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First report of leaf spot disease of elephant apple (Dillenia indica) caused by Pestalotiopsis sp. in India
Department of Plant Pathology, Bidhan Chandra Krishi Viswavidyalaya, Nadia-741252, West Bengal, India
Received: 26 Feb 2018; Published: 05 Mar 2018
Elephant apple (Dillenia indica), a tropical, ornamental evergreen tree, is important for production of edible fruits as well as good quality timber. Its leaves, fruit and buds have long been used for medicinal purposes in India. During November, 2017, severe outbreaks of leaf spots occurred in D. indica plantations on the Bidhan Chandra Krishi Viswavidyalaya campus, West Bengal, India. The disease began as small, ash-coloured spots that gradually increased from 0.8 to 5.6 cm in diameter, changing from circular to irregular lesions mostly confined to leaf margins (Fig. 1). Leaf spots were light brown to ash coloured, surrounded sometimes with a dark brown to black irregular zonate margin. In a humid environment, black, sessile and discoid conidiomata developed and exuded conidial masses that turned black. Acervuli were visible on the leaf surface lesions, 240-260 µm diameter. Conidiogenous cells were lageniform, ampuliform or subcylindrical, colourless, smooth-walled, 6.3-14.8 x 1.4-3.5 µm. The ﬁve-celled conidia (n = 50) were 18.5-24.5 x 5.3-7.0 µm; three dark median cells were 12.5-15.0 µm long; two apical appendages were 15.4 -17.6 µm long; basal appendages were 3.0-5.5 µm long (Fig. 2). Based on these morphological features the fungus was identified as a member of the genus Pestalotiopsis (Sutton, 1980).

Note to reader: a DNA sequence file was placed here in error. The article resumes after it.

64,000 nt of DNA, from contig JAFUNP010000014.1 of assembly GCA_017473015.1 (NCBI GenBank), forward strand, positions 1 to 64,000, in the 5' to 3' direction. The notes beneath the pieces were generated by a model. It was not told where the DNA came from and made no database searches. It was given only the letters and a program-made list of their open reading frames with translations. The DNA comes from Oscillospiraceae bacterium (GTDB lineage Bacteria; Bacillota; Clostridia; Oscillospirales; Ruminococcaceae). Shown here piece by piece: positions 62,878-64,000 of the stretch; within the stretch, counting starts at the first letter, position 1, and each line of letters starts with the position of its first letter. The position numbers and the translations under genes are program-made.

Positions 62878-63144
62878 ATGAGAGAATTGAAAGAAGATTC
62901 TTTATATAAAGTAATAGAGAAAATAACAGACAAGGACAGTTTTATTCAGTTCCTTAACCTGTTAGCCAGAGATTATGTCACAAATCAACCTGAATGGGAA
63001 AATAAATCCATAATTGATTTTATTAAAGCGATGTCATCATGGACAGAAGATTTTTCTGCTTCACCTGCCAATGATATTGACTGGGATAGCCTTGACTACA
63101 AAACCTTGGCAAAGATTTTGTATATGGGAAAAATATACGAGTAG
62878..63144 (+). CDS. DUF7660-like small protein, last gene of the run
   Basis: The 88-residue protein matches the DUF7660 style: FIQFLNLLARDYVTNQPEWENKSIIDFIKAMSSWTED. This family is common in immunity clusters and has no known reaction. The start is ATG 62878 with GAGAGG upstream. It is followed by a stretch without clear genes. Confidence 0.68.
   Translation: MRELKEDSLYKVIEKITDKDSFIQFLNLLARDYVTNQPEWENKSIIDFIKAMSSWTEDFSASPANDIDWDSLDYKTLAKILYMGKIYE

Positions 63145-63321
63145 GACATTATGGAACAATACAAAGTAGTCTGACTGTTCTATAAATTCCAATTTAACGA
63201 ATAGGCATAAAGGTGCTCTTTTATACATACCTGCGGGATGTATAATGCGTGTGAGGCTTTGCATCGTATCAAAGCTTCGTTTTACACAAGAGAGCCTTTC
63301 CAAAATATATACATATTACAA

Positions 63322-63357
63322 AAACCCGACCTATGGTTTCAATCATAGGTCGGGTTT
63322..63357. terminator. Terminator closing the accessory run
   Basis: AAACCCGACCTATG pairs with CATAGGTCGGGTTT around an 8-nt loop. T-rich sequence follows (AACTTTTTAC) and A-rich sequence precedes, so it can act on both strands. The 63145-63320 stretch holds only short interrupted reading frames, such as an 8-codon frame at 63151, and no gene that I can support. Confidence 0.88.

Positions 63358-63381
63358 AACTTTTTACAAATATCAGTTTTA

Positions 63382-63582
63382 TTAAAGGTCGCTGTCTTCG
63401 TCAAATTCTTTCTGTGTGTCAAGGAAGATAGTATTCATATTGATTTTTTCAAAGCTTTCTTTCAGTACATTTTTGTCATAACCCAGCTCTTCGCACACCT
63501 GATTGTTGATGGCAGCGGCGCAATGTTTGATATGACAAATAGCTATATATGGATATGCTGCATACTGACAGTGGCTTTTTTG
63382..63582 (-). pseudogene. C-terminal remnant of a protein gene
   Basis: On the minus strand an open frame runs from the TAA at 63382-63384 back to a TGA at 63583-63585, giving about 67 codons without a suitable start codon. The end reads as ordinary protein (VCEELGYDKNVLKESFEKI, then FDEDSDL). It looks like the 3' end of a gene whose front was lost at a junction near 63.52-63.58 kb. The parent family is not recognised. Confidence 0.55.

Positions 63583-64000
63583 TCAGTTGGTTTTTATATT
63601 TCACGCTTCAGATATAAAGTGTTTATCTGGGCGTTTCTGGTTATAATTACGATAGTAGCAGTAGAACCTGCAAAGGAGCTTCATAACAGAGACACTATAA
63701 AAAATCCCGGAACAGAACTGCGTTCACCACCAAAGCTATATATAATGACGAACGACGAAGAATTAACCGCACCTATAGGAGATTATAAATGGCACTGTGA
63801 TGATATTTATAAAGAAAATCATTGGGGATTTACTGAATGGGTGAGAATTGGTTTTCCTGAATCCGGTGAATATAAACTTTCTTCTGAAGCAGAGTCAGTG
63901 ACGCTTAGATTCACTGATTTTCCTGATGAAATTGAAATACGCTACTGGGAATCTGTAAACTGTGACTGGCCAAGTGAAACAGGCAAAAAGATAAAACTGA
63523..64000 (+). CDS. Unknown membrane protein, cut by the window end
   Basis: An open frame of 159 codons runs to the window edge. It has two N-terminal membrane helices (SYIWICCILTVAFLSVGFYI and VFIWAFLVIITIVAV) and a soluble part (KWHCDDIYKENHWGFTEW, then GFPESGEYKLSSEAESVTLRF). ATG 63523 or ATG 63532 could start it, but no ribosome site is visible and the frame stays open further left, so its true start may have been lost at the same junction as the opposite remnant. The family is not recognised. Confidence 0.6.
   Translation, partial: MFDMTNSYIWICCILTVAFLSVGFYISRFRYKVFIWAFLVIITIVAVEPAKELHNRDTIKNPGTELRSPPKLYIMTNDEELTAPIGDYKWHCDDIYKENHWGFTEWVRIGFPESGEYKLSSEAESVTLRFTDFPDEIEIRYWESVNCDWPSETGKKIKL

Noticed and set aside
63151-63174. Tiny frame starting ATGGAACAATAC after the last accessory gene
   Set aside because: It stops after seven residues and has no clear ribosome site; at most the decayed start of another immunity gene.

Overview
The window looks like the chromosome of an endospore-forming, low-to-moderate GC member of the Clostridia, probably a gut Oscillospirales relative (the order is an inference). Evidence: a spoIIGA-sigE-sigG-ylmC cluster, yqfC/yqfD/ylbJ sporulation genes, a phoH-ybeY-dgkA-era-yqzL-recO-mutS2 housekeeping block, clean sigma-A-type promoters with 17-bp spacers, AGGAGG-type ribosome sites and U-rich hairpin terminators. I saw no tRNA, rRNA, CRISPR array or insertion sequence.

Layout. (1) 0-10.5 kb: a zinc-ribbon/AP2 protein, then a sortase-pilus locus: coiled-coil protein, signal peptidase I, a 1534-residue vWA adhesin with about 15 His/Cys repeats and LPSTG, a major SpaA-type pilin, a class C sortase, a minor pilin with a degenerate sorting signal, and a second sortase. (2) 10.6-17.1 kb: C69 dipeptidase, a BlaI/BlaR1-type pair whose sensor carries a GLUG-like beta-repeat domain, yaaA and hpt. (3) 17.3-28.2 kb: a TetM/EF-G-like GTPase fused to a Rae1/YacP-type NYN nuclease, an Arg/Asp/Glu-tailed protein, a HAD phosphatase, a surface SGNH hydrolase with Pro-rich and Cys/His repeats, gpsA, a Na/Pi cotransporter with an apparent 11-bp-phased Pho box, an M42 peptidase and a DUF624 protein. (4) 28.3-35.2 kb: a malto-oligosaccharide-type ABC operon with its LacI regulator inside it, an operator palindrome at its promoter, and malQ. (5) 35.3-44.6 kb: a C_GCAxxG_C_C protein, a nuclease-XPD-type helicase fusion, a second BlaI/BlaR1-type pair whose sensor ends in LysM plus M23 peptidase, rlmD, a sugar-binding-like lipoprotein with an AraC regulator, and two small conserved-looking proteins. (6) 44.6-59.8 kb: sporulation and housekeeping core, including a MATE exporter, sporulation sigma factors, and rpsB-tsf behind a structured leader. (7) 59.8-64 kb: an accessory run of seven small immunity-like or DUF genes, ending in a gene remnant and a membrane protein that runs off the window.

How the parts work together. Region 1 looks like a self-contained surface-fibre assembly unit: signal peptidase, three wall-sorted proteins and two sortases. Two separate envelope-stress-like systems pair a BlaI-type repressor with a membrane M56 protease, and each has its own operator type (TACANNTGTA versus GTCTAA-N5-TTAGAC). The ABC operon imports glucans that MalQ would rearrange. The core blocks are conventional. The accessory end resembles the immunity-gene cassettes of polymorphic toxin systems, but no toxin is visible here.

Affected parts of ten diseased leaves were kept in a plastic box with wet ﬁlter paper and absorbent cotton to induce conidiation. Conidial masses were then suspended in 250 µl of sterilised distilled water on sterilised glass slides and dropped on 2% (w/v) water agar containing 0.5 mg/l of chloramphenicol. After 24 hours incubation at 25°C, individual germinating conidia were selected and transferred directly to a potato dextrose agar (PDA) plate according to the procedures of Choi et al. (1999) and subcultured on PDA. Acervuli formed on the central portion of aerial mycelium and contained black, slimy conidial masses (Fig. 3). DNA of the pathogen was extracted and the nuclear ribosomal internal transcribed spacer (ITS) region was amplified using ITS4 and ITS5 primers and sequenced. The sequence (GenBank Accession No. MG917755) showed 99% identity with a sequence of Pestalotiopsis sp. P3.6 (KP217180). Based on the morphological characteristics and the molecular data, the causal agent was identified as Pestalotiopsis sp.
To conﬁrm pathogenicity, three healthy leaves, disinfected with 70% ethanol, were sprayed with a conidial suspension of the fungus (30 µl of 12 × 106 conidia/ml) to artificially induce symptoms. After two weeks, typical symptoms were observed on all inoculated leaves but the control leaves remained disease-free. The same fungus was reisolated from the lesions, fulfilling Koch's postulates.
The fungus Pestalotiopsis sp. infects monocot and dicot plants causing an array of symptoms including leaf spot, grey blight and twig dieback, but this is the first report on the fungus causing leaf spot on elephant apple. The disease occurred sporadically, but very severely, at the sampling sites. It is too early to assess the potential importance of the disease, but given its ability to produce severe outbreaks suggests, it may become a threat to elephant apple in India in the future.
- Sutton BC, 1980. The Coelomycetes. Kew: Commonwealth Mycological Institute
- Choi YW, Hyde KD, Ho WWH, 1999. Single spore isolation of fungi. Fungal Diversity 3, 29-38.
To cite this report: Banerjee A, Mandal R, Nath PS, 2018. First report of leaf spot disease of elephant apple (Dillenia indica) caused by Pestalotiopsis sp. in India. New Disease Reports 37, 14. [http://dx.doi.org/10.5197/j.2044-0588.2018.037.014]
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